Banner – University Medical Group and the University of Arizona Department of Family and Community Medicine at the UA College of Medicine – Tucson are pleased to introduce several new primary care physicians to the Southern Arizona community this summer.
The Home Centered Care Institute, a non-profit organization that works to nationally advance home-based primary care through research, education and training, will partner with the UA and seven other newly named HCCI centers of excellence to increase the number of high-quality home-based primary care professionals in the nation.
Join UA Sarver Heart Center faculty member Charles Katzenberg, MD, and panelists who will discuss the findings of 25 years of heart disease prevention through The Heart Series
Banner Quick Care clinics coming to Chandler, Tempe and Tucson in August
Your skin health is important regardless of the season. In five weekly installments in August, every Tuesday, the University of Arizona Cancer Center will present a strategy for enjoying the sun’s benefits while protecting yourself from cancer-causing UV radiation. This week’s strategy: Avoid the Sun.
Listen to the second episode of our podcast, Invented Arizona, where we interview Monica Kraft, MD and Julie Ledford, Ph.D. about this asthma treatment.
Now available in Spanish, Kidenga is the free smartphone app that allows users to report symptoms of illness and mosquito activity. The app was created by researchers at the University of Arizona Mel and Enid Zuckerman College of Public Health to detect outbreaks of Zika, dengue and chikungunya.
Monica Kraft, MD, chair of the University of Arizona Department of Medicine, has been elected as a fellow of the prestigious European Respiratory Society.
Sairam Parthasarathy, MD, director of the UA Health Sciences Center for Sleep and Circadian Sciences, has received a $250,000 grant from the American Sleep Medicine Foundation to evaluate how telemedicine can assist in the delivery of cognitive behavioral therapy for insomnia.
UA Center on Aging member Monica Vandivort, MD, will use a $50,000 start-up grant from the Arizona Area Health Education Centers (AzAHEC) for a clinical research initiative to improve health outcomes of seriously ill elders in Sierra Vista.
The UA Health Sciences is working to increase the diversity of the health-care workforce with the “!Eres Tu! This is you!” Tucson bus stop ad campaign that features current students and faculty members who share their passion and commitment to the field.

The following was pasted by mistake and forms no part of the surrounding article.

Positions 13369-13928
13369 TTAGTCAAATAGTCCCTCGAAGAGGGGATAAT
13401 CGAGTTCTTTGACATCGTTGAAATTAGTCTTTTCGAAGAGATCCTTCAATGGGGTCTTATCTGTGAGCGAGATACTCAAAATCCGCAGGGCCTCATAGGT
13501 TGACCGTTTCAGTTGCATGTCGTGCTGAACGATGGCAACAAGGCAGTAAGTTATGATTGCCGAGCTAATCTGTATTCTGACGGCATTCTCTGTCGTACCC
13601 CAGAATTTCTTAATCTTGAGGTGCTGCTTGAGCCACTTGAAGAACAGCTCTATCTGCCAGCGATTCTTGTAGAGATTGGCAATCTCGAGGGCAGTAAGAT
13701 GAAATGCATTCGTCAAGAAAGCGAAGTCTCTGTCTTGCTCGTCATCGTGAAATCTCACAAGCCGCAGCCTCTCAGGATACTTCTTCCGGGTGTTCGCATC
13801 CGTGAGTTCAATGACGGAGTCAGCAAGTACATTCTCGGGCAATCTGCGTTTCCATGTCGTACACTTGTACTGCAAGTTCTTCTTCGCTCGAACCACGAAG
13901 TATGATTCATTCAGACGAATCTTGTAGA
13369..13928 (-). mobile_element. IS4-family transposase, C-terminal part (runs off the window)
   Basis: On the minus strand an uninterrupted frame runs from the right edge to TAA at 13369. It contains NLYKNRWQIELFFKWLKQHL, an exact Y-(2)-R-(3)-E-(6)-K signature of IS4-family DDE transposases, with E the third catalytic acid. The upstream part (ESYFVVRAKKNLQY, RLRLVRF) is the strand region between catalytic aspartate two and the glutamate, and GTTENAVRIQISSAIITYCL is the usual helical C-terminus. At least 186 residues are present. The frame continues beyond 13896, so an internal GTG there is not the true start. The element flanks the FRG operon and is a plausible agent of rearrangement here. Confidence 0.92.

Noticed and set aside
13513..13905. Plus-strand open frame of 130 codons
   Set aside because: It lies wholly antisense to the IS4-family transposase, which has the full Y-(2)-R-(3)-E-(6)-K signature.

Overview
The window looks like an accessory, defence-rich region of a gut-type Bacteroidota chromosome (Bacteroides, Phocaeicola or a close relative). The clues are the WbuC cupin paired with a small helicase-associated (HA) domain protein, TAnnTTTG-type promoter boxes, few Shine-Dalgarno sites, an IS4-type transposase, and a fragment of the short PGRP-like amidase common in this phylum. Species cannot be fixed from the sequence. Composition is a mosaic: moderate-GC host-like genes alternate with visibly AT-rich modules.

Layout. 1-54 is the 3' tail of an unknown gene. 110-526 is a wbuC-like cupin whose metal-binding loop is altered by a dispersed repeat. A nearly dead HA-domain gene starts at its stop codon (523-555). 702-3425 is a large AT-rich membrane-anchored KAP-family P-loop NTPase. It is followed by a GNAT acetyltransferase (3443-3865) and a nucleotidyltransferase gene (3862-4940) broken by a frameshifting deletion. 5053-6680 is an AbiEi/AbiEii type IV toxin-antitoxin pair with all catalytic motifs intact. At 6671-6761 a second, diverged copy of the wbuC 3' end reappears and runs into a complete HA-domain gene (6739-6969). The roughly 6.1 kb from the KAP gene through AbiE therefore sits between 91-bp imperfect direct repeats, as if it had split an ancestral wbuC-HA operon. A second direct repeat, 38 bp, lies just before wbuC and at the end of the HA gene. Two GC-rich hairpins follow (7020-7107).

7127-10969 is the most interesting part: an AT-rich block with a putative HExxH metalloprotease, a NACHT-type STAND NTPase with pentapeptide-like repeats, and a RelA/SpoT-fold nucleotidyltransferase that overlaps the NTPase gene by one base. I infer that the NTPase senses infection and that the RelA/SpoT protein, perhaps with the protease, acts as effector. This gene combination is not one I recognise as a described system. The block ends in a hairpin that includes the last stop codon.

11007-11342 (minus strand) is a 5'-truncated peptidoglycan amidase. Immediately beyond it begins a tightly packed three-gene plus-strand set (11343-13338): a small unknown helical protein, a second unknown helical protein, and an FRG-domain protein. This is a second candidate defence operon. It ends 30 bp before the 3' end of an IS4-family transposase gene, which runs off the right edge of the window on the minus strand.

The University of Arizona College of Medicine – Tucson welcomed 120 students into the Class of 2021 during the College’s 23rd annual White Coat Ceremony Friday, July 21, at Centennial Hall on the UA Main Campus.
The 23nd annual ceremony marks the students’ entrance into the University of Arizona College of Medicine – Tucson.
With a five-year, $1.9 million grant from the National Institute of Diabetes and Digestive and Kidney Diseases, researchers at the UA Steele Children's Research Center are seeking a better understanding of the NHE8 protein's role in the development of inflammatory bowel disease and colon cancer, and its contribution to the stability of the gut microbiome – the community of bacteria that inhabit the intestines and influence the immune system.
The University of Arizona Mel and Enid Zuckerman College of Public Health and the Mexico Section of the U.S.-Mexico Border Health Commission are bringing health promotion and education services to underserved residents in Pima County, and giving an interprofessional team of UA Health Sciences students experience working in the community.
Dr. Naomi Rance's basic scientific findings on estrogen may end up offering relief to millions of women.
After falling out of favor over various concerns, it is back in the spotlight as a go-to emergency tool — which it was in June for the victim of a rollover crash in metro Tucson. Dr. Andrew Tang of Banner University Medical Center – Tucson is a proponent of tourniquet use.
More so than others, obese asthma patients struggle with control of their disease — and symptoms that worsen with time. A team of researchers found an explanation and has begun developing a therapy to address it.
Patients will interact with multiple specialists during a single visit, where information is exchanged, care options are developed and the patient is presented with a comprehensive plan for the treatment and management of their specific diagnosis. The goal is for the patient and their family or partner to be better informed and feel a greater level of connection to their care as well as to their care team.
Two University of Arizona investigators were awarded a two-year, $415,491 grant to develop an oral drug approved to treat multiple sclerosis.